"Oh you're so right," Akiba answered as she lifted up Yitzi and put him on the table. He beamed at the crowd. "And right there and then," Orphia continued the tale, the prince asked Rapunzel to marry him, and they lived happily ever after, and they had lots of children and played lots of..."
"BOARD GAMES!" I shouted.
"Wow that was good," sighed Orphia. Yitzi was shaking. "I'm sorry that story brought up all those memories," I told my foster son. We needed the stories to keep control of our lawn and to make sure that the tone of the demonstration became a teaching session not a riot. We had to get this house safe. Yitzi could survive being triggered better than he could survive a rock through the window or someone spitting at him.
At least Yitzi had gotten to speak to Abishag last night after a visit with Kayla where Yitzi saw the girls learn line dances, at least the girls not reading or writing. Yitzi tried to line dance too which made the grownups laugh.
He talked about the dancing to Abishag and told her about his special cell phone which keeps him from getting lonely. He also said that his mother had lost Yoni's favorite toys. I was not sure if it was Leigh Weisman or DFACS. I suspected it was Leigh. Damn that black hole of an unfit parent!
Abishag talked about living on the prairie and how it stayed light until nearly ten PM and how the sky stretched in a supersize arc of blue that turned orange briefly during the late twilight and sunset. She talked about herds of cattle with brown bodies and white faces.
"Do people eat the cows?" asked Yitzi.
"Yes," answered Abishag.
"They make them into hamburger and hotdogs," Yitzi proudly displayed his carnivorous knowlege.
"I like stew meat myself," Abishag had answered.
In the kitchen as Orphia and Akiba cleaned up from the morning's fruit giveaway, Ki and Ellen talked. "I can't send your letters until your foster mother says 'yes,'" Ki said rather stiffly to a girl child who stood in a boy's raggedy pajamas. I could still smell the seal meat seeping through Ellen's pores. "I want to send my letters to Alaska," the child announced.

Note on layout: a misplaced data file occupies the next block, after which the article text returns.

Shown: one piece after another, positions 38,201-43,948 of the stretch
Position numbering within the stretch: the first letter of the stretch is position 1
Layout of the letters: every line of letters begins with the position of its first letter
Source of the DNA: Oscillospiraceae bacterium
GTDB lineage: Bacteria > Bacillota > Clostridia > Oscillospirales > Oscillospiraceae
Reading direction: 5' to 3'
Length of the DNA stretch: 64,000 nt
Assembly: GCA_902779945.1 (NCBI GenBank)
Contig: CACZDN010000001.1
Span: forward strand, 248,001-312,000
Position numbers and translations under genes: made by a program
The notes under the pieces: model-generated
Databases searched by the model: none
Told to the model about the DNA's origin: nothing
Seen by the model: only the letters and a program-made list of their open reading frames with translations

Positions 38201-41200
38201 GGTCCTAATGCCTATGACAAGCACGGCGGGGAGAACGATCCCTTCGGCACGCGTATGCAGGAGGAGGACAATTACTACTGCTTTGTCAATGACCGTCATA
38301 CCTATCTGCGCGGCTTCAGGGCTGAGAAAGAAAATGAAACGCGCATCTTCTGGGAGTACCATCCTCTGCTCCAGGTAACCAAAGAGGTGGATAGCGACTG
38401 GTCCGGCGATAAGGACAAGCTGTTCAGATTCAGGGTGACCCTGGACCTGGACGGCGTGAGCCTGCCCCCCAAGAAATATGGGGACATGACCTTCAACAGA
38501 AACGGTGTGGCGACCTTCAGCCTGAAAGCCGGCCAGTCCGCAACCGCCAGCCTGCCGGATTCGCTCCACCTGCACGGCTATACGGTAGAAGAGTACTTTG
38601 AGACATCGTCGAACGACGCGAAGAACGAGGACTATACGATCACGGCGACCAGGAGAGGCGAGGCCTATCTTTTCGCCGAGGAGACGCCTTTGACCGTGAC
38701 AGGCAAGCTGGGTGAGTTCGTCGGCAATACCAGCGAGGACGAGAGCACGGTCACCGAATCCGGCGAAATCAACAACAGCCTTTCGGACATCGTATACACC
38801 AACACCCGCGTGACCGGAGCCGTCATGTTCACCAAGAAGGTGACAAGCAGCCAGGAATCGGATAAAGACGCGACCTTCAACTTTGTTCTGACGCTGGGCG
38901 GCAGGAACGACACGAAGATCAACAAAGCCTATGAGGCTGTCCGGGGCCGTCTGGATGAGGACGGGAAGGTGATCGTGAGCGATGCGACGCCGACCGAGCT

"Who are you writing in Alaska?" I asked.
"My brothers," Ellen answered.
"Do you know where they are?" I asked.
"My Placement Specialist tells me."
That was good enough. The kitchen clock said 9:25am. I washed my face and hands at the kitchen sink. Ellen sniggered. I thought about sniggering back, but I had more work to do and this was not going to be nearly as much fun as playing a witch.
A Thousand Miles Away
Ellen did not go to services Friday evening. That did not surprize me. She was not Jewish. She had nothing to wear. She had been to the library, and had a pile of books in English to enjoy, including children's illustrated fairy tales and folktales. To function in two cultures, Ellen would have to know both cultures. This made sense. This was progress.
Ki also let Ellen mail her letters to her two brothers back in Alaska, one in foster care in Barrow. One in a hospital down in Fairbanks where he had been quite ill. Ellen had nearly lost a second sibling. Leon had a long recovery. He would survive with a disfigured face. Ellen would probably not see her parents or brothers again for several years. Ellen's baby sister, Charlotte, was dead before she could even begin to enjoy life. To see Ellen was to see a small person bravely walking along the edge of an abyss most of us did not even want to know existed, yet there she was writing to her brothers, learning her native tongue, and singing to her dead baby sister at night in the old tongue that helped her "understand things."